I said this at the beginning of the pandemic but this is unprecedented. I have never seen the entire world in a crisis before or in my lifetime. There have been times when it has been but in my lifetime. To give ourselves permission to not be as productive and as on, as we might have been prior to the pandemic. We need to extend that through to at least a few months, as we emerge understanding that we don’t know what the new normal is going to be.
It’s not going to be the same as it was but we don’t have a clear new beginning yet. To be okay with yourself and with your teams but there’s still going to be some struggle, and you may not be as productive as you would like or expect. We are all dealing with this, and we can’t phone any of our neighbors to say, “Help me deal with this,” because they are also dealing with it. In a natural disaster, you can phone someone a province away and say like, “I need to talk this through, and you are not going through it, so let’s talk it through.” In this, there has been no one to phone that has not been also going through it.
There’s a sense of community that comes from, “We are all in this together,” but your point is very well taken you. One of the pieces of advice I heard from a board chair that I was working with was, “Through this, we need to understand that our focus should be on doing less but doing it more deeply. Being okay with not covering the waterfront but focusing on what is most important.” Sometimes what is most important is our own health and cells in the situation. Sometimes it’s the health of our organization and in our sector, most days are the missions and the organizational purposes that we serve but being able to recognize where you are at is so critically important.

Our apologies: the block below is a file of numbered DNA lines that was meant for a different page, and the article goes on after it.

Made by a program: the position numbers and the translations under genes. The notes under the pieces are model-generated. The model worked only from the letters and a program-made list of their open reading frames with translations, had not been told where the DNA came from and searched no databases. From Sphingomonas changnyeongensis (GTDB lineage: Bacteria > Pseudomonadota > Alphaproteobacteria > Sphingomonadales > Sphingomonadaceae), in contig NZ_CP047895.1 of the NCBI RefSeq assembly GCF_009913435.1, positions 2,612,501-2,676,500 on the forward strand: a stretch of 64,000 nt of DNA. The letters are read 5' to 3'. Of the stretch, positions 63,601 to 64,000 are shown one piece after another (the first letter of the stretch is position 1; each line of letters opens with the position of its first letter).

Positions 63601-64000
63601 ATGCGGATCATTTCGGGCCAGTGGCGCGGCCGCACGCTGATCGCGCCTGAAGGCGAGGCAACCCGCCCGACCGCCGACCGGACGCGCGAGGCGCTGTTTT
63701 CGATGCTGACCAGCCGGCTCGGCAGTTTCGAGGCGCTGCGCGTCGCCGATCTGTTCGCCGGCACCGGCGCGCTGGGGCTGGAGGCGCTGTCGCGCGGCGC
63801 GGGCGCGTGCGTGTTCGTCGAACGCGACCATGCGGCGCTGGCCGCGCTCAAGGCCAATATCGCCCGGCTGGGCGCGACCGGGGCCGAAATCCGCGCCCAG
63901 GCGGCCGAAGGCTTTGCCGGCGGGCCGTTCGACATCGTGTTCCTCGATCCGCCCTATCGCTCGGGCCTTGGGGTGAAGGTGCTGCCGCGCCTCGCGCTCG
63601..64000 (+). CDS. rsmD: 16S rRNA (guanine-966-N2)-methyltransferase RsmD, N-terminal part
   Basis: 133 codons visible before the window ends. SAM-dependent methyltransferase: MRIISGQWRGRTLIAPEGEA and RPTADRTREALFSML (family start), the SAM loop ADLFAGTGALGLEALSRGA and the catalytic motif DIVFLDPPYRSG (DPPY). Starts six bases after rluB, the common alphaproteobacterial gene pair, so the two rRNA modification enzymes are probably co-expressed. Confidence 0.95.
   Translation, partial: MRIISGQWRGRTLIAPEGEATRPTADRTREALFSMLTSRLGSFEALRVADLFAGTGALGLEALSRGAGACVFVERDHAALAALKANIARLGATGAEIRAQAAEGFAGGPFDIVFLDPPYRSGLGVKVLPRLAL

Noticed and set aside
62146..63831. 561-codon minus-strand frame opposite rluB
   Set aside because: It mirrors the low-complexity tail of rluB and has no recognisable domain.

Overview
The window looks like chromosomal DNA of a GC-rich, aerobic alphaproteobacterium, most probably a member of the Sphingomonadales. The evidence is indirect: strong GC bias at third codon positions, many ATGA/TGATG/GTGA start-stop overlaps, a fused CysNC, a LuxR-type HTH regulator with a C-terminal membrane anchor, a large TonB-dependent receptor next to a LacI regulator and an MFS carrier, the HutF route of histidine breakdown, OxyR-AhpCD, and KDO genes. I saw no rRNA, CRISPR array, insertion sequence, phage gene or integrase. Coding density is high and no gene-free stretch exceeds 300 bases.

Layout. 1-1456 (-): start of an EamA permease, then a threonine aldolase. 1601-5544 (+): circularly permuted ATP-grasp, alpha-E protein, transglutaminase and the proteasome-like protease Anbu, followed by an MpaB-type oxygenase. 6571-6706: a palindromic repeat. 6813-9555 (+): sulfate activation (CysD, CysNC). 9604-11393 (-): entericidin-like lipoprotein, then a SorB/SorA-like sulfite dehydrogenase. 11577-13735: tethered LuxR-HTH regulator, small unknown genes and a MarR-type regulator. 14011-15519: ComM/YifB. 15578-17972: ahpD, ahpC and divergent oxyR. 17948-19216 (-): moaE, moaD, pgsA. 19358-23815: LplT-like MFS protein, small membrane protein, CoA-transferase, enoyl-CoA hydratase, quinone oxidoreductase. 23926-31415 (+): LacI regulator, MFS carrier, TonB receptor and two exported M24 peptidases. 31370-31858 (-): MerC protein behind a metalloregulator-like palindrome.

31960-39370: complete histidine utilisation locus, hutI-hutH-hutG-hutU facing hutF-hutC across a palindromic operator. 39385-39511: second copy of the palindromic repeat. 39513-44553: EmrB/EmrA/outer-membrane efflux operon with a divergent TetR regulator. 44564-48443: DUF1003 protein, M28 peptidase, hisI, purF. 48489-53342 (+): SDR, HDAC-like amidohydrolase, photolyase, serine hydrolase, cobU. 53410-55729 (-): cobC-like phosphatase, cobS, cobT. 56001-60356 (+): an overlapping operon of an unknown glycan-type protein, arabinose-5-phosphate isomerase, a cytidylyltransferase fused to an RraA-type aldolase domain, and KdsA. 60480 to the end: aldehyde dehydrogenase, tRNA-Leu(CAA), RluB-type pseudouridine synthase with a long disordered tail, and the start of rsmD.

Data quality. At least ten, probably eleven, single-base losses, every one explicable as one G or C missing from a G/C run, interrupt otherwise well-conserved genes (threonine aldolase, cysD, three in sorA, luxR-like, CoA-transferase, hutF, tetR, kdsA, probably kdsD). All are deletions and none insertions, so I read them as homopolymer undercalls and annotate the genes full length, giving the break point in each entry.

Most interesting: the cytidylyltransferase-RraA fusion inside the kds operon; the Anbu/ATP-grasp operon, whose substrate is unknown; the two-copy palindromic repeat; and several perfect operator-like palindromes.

One of our philosophies is, “You need to take care of yourself in order to take care of others.” As people in the helping professions, that’s often very difficult because we want to be there for other people but reminding staff that you have got to take time for yourself. You have got to take care of yourself so that you can go and take care of clients.
On a lighter note, to finish up our conversation, you move to Toronto during the pandemic. What are you looking forward to, now that everything is going to be opening up here?
I am looking forward to the arts and culture in Toronto. Toronto has such an active art and culture scene. I wanted to be able to take that in. Since I moved here, everything has been closed down. I have not been able to get out to the venues in the way that I would have liked but now, with things opening up again here in Ontario, I’m looking forward to getting out to see some of the very innovative arts and culture that exists in this city.
I hope that opens up quickly for you, and the people reading the show will see you out at those venues.
Yes, I hope so, too. Thank you so much for your time and inviting me to the show.
Thanks for being on.
About Michael Anhorn
Michael is passionate about helping people live more mentally healthy lives and creating an inclusive society. He has worked for over 20 years in the not-for-profit sector. For the last 8 years, he has lead CMHA Vancouver-Fraser Branch as the Executive Director.
Since joining CMHA, he has led the amalgamation of three formerly independent CMHA branches, oversaw preparation for the Branch’s first accreditation survey with the Council on Accreditation of Rehabilitation Facilities, and has grown annual revenues and associated services by over 35%, including a significant increase in both private fundraising revenue and earned revenue.